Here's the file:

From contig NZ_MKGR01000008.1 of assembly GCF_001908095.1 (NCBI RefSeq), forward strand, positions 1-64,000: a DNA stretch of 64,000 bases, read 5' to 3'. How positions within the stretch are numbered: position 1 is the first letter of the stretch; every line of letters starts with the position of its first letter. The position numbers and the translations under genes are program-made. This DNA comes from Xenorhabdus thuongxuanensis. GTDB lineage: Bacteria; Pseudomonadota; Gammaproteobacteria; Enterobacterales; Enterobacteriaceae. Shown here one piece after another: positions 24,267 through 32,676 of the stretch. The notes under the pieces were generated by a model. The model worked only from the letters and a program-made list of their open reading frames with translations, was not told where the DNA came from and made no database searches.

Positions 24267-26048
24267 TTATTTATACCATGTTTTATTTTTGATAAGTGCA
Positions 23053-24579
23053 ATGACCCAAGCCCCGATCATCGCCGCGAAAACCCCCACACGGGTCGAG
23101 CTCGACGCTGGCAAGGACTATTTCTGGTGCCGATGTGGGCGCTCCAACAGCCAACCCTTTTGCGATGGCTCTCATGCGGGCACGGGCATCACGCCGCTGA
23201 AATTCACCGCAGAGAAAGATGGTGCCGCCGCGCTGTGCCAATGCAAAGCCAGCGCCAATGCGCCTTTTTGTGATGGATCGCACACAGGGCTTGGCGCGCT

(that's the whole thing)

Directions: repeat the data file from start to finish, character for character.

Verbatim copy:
From contig NZ_MKGR01000008.1 of assembly GCF_001908095.1 (NCBI RefSeq), forward strand, positions 1-64,000: a DNA stretch of 64,000 bases, read 5' to 3'. How positions within the stretch are numbered: position 1 is the first letter of the stretch; every line of letters starts with the position of its first letter. The position numbers and the translations under genes are program-made. This DNA comes from Xenorhabdus thuongxuanensis. GTDB lineage: Bacteria; Pseudomonadota; Gammaproteobacteria; Enterobacterales; Enterobacteriaceae. Shown here one piece after another: positions 24,267 through 32,676 of the stretch. The notes under the pieces were generated by a model. The model worked only from the letters and a program-made list of their open reading frames with translations, was not told where the DNA came from and made no database searches.

Positions 24267-26048
24267 TTATTTATACCATGTTTTATTTTTGATAAGTGCA
Positions 23053-24579
23053 ATGACCCAAGCCCCGATCATCGCCGCGAAAACCCCCACACGGGTCGAG
23101 CTCGACGCTGGCAAGGACTATTTCTGGTGCCGATGTGGGCGCTCCAACAGCCAACCCTTTTGCGATGGCTCTCATGCGGGCACGGGCATCACGCCGCTGA
23201 AATTCACCGCAGAGAAAGATGGTGCCGCCGCGCTGTGCCAATGCAAAGCCAGCGCCAATGCGCCTTTTTGTGATGGATCGCACACAGGGCTTGGCGCGCT